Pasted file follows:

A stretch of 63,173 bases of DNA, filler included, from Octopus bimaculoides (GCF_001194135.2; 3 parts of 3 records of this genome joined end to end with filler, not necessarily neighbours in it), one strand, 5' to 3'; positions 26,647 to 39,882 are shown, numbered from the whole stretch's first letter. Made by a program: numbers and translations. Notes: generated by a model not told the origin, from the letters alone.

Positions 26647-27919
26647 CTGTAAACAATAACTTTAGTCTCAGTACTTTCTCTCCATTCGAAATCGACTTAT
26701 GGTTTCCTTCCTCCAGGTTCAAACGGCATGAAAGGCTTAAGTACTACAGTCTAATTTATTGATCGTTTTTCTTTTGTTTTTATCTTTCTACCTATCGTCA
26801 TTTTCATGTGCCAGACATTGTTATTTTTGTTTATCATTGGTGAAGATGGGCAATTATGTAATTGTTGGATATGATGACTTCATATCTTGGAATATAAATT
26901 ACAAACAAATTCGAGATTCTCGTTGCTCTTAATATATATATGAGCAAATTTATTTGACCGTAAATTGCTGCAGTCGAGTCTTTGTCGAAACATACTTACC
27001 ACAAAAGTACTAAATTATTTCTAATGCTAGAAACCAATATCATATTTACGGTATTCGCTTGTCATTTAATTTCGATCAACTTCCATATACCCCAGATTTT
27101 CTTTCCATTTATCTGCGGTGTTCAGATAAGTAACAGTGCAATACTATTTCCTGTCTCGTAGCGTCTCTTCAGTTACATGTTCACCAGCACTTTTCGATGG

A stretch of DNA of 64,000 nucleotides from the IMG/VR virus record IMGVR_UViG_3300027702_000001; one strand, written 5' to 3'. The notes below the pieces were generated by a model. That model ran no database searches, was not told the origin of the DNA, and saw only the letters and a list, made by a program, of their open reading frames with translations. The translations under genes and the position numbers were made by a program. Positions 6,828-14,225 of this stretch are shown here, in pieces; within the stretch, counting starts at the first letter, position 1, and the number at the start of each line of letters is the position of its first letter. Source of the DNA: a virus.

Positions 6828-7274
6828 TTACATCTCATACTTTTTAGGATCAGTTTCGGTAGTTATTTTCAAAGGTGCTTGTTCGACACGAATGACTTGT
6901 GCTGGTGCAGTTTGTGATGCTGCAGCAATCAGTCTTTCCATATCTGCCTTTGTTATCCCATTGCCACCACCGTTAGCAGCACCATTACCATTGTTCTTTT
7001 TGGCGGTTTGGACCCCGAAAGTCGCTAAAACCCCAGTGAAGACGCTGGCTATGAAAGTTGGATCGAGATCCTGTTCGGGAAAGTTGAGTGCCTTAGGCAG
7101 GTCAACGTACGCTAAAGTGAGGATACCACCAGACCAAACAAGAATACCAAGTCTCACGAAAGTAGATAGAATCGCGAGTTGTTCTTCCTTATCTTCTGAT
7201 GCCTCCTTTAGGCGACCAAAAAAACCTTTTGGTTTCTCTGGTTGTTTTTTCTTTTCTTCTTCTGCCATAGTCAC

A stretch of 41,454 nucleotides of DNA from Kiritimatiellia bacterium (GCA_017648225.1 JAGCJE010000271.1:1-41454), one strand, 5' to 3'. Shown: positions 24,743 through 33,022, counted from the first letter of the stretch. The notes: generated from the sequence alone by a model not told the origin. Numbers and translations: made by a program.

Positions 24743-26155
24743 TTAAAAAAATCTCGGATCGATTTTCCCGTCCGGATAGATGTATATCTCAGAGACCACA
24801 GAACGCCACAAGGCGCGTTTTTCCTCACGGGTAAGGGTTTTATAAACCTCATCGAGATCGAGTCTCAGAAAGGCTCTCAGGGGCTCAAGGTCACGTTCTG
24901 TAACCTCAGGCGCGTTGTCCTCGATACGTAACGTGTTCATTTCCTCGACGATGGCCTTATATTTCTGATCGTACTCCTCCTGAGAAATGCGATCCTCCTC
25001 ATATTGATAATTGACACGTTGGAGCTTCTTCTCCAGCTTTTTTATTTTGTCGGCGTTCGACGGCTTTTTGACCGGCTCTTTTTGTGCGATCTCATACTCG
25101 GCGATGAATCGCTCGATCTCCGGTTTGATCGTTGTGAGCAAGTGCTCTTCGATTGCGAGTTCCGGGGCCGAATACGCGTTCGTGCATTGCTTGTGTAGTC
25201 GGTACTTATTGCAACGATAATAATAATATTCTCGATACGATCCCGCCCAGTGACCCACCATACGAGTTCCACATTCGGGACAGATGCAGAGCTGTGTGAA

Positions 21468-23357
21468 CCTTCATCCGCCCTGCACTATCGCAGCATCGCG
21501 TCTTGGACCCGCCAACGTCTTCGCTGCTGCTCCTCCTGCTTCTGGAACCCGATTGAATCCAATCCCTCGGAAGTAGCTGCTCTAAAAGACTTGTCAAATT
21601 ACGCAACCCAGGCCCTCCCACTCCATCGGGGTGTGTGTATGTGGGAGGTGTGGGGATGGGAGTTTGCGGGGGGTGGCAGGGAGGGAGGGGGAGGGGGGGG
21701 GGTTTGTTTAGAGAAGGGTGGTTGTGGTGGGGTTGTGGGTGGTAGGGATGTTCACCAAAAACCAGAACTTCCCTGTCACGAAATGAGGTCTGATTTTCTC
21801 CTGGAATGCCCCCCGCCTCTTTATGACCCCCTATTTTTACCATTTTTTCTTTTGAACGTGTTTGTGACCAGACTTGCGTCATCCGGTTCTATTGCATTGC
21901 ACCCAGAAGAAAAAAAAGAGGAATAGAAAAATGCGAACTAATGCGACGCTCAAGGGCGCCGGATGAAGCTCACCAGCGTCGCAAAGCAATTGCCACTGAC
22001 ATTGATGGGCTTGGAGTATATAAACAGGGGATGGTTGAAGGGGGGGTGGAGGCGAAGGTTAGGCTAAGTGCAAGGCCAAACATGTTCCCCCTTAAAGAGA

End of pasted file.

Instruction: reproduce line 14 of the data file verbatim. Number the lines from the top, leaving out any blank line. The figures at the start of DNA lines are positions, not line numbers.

7101 GTCAACGTACGCTAAAGTGAGGATACCACCAGACCAAACAAGAATACCAAGTCTCACGAAAGTAGATAGAATCGCGAGTTGTTCTTCCTTATCTTCTGAT